Australians would be left with more to retire on if inefficiencies in the super sector were reduced.
The superannuation sector argues it is competitive, but that doesn't mean it's efficient.
Academics want to conduct blue sky research, but that’s not why people pay to go to university.
Knowledge for the sake of knowledge is important, but universities, as public institutions, have a responsibility to fulfil their public role too.
Australia needs a better guardrail to stop emissions increasing.
While the recent emissions reduction auction in Australia was a success, much more needs to be done to build an effective climate policy.
Australia has committed to a long-term global average temperature increase to no more than two degrees Celsius – yet often envisions a future in which its is a major coal exporter.
When it comes to climate change and Australia's economic future, different crystal balls can produce vastly different results.
Spending on infrastructure in the federal budget appears to serve mainly political aims.
AAP Image/Dan Himbrechts
The two announcements in the federal budget beg the question: is a piece of infrastructure really needed or is it being built to buy popularity?
Tony Abbott and Greg Hunt at last year’s Green Army launch. Funding for the initiative has been slimmed down but is still more than A$700 million.
AAP Image/Britta Campion
The Federal Budget 2015 makes little mention of emissions reductions or renewable energy, but does feature funding boosts for drought assistance and the Great Barrier Reef. What else is in?
The shift in the government’s approach to budget repair requires a level of cognitive dissonance.
The budget trajectory relies on a lot going right at a time when the government hasn't seen many green shoots.
Billions were expected to be saved from the Pharmaceutical Benefits Scheme – but surprisingly the budget only outlines $252 million in savings.
The big surprise about this year’s health budget was what wasn’t there – billions of dollars in expected savings from the Pharmaceutical Benefits Scheme.
Students living overseas should have to repay their loans.
Overseas debtors should have to repay their student loans, but it won't recoup as much as repayments from deceased estates.
While more information on schools isn’t a bad thing, it won’t lift outcomes.
Expecting the My School website to improve learning outcomes assumes that parents will see a drop in results and move their child to the other school down the road - but markets in education just don't work like this.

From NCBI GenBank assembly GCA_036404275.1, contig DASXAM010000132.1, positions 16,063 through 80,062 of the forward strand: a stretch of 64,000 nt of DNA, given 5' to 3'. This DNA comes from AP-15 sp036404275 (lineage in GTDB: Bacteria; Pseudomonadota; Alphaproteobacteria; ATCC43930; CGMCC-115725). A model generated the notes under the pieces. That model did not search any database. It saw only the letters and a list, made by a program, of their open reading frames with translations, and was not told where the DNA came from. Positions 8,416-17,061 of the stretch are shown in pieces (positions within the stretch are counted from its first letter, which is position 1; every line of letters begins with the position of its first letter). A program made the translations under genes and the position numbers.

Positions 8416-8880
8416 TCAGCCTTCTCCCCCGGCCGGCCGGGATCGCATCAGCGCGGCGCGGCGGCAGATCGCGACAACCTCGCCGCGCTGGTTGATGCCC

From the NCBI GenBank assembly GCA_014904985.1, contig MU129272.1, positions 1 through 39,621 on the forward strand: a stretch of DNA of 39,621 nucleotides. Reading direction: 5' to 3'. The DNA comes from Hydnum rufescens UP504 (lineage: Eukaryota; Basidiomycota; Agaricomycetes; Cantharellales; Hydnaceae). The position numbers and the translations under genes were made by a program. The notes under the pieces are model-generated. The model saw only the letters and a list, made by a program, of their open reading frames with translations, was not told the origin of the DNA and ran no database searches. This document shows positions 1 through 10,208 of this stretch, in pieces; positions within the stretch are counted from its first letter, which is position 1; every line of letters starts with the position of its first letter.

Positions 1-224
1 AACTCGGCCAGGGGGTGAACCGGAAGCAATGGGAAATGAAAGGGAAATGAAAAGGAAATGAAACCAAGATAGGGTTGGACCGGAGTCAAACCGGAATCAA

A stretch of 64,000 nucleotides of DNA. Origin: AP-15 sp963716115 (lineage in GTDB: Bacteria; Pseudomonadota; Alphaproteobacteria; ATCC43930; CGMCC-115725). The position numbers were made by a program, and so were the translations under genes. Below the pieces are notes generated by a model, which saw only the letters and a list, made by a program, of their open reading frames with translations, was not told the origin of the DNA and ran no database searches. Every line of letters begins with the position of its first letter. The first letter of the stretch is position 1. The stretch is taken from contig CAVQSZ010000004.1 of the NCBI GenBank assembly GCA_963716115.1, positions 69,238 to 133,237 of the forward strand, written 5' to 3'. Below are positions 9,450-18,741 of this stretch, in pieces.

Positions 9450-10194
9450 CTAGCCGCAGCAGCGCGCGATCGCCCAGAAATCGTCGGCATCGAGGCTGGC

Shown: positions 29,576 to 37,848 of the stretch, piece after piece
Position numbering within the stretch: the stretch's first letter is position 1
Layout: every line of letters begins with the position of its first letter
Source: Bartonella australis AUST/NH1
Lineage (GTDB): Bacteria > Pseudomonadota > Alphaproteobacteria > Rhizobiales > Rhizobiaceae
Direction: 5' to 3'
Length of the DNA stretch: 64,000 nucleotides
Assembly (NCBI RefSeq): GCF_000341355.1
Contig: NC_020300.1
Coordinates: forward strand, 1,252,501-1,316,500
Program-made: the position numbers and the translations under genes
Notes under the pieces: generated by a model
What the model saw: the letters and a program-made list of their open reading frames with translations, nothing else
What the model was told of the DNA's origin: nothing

The competition policy review is just another difficult conversation for the Abbott government.
Big reforms in taxation and competition policy are on the table for the Abbott government, but has it spent too much political capital to get any of them across the line?
Very high GP attenders cost Medicare an average of A$3,202 in 2012-13, compared to an Australian average of A$690.
As well as being responsible for a large share of total costs, people who visit the GP more often are more likely to live in the most disadvantaged areas, and to report being in poor health.
Expansion of the demand driven funding system would be a positive outcome for students, but an expensive one too.
In recent years higher education enrolments have surged. This is triggering many policy issues including ballooning student debt.
The 2015 Intergenerational Report gives only half the picture of health care spending.
The Commonwealth appears to have its health outlays more or less under control. The problem for the states, however, is dire.
Can NSW voters be persuaded to vote for power privatisation so soon after Queenslanders rejected it?
Stop the Sell Off
Consumers are fed up with power price increases and distrust power companies. Add in a strong anti-privatisation campaign, and it's easy to see how the facts have got so lost in the NSW election.
Women and older people form two ‘armies’ Treasurer Joe Hockey is hoping will help protect Australia’s future prosperity.
Experts question where the jobs for older Australians will come from.
Joe Hockey’s Intergenerational Report, though scary in parts, is basically a lesson in compound interest.
By bringing previous government policy into the Intergenerational Report, Treasurer Joe Hockey has overlooked many questions Australians want answers to now.
Christopher Pyne could separate some higher education reforms into a bill on their own, along with enough savings measures to make them budget-neutral.
It would be a great shame if trying to achieve too much in higher education reform meant that the federal government achieved nothing at all.
The slow pre-dawn commute on the M5 from western Sydney is more than a pain for these drivers: it comes at a high social and economic cost.
Our new analysis reveals nearly a third of full-time workers in Sydney commutes for more than 10 hours a week. Those workers are spending almost three full weeks a year just to get to and from work.
Non-concession patients may end up paying a A$30 to A$40 co-payment, not a A$5 one.
The Christmas-New Year silly season gave Australia three health policies. At the start of December, the policy from the 2014 budget was still on life support. But in mid-December, then-health minister…